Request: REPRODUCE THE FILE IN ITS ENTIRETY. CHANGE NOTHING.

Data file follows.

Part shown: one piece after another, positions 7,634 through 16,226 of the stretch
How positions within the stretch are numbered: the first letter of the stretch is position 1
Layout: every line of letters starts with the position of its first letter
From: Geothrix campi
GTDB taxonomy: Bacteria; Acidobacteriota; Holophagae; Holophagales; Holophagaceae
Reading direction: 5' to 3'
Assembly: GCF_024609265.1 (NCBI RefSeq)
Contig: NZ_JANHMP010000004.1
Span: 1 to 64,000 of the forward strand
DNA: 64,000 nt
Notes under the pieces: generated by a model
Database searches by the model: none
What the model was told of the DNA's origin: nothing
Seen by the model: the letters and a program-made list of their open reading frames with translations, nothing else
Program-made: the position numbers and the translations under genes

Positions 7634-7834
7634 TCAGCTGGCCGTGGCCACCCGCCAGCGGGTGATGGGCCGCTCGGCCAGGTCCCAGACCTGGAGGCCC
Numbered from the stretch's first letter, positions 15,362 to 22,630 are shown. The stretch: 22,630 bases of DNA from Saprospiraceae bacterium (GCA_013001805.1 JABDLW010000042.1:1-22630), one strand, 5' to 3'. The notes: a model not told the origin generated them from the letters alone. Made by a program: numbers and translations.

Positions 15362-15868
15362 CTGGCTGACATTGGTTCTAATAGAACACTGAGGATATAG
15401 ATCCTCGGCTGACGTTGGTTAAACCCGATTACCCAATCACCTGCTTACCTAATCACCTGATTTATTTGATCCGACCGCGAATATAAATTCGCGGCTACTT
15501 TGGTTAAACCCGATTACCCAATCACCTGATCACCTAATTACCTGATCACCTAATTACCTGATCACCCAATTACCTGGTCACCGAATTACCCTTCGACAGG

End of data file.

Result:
Part shown: one piece after another, positions 7,634 through 16,226 of the stretch
How positions within the stretch are numbered: the first letter of the stretch is position 1
Layout: every line of letters starts with the position of its first letter
From: Geothrix campi
GTDB taxonomy: Bacteria; Acidobacteriota; Holophagae; Holophagales; Holophagaceae
Reading direction: 5' to 3'
Assembly: GCF_024609265.1 (NCBI RefSeq)
Contig: NZ_JANHMP010000004.1
Span: 1 to 64,000 of the forward strand
DNA: 64,000 nt
Notes under the pieces: generated by a model
Database searches by the model: none
What the model was told of the DNA's origin: nothing
Seen by the model: the letters and a program-made list of their open reading frames with translations, nothing else
Program-made: the position numbers and the translations under genes

Positions 7634-7834
7634 TCAGCTGGCCGTGGCCACCCGCCAGCGGGTGATGGGCCGCTCGGCCAGGTCCCAGACCTGGAGGCCC
Numbered from the stretch's first letter, positions 15,362 to 22,630 are shown. The stretch: 22,630 bases of DNA from Saprospiraceae bacterium (GCA_013001805.1 JABDLW010000042.1:1-22630), one strand, 5' to 3'. The notes: a model not told the origin generated them from the letters alone. Made by a program: numbers and translations.

Positions 15362-15868
15362 CTGGCTGACATTGGTTCTAATAGAACACTGAGGATATAG
15401 ATCCTCGGCTGACGTTGGTTAAACCCGATTACCCAATCACCTGCTTACCTAATCACCTGATTTATTTGATCCGACCGCGAATATAAATTCGCGGCTACTT
15501 TGGTTAAACCCGATTACCCAATCACCTGATCACCTAATTACCTGATCACCTAATTACCTGATCACCCAATTACCTGGTCACCGAATTACCCTTCGACAGG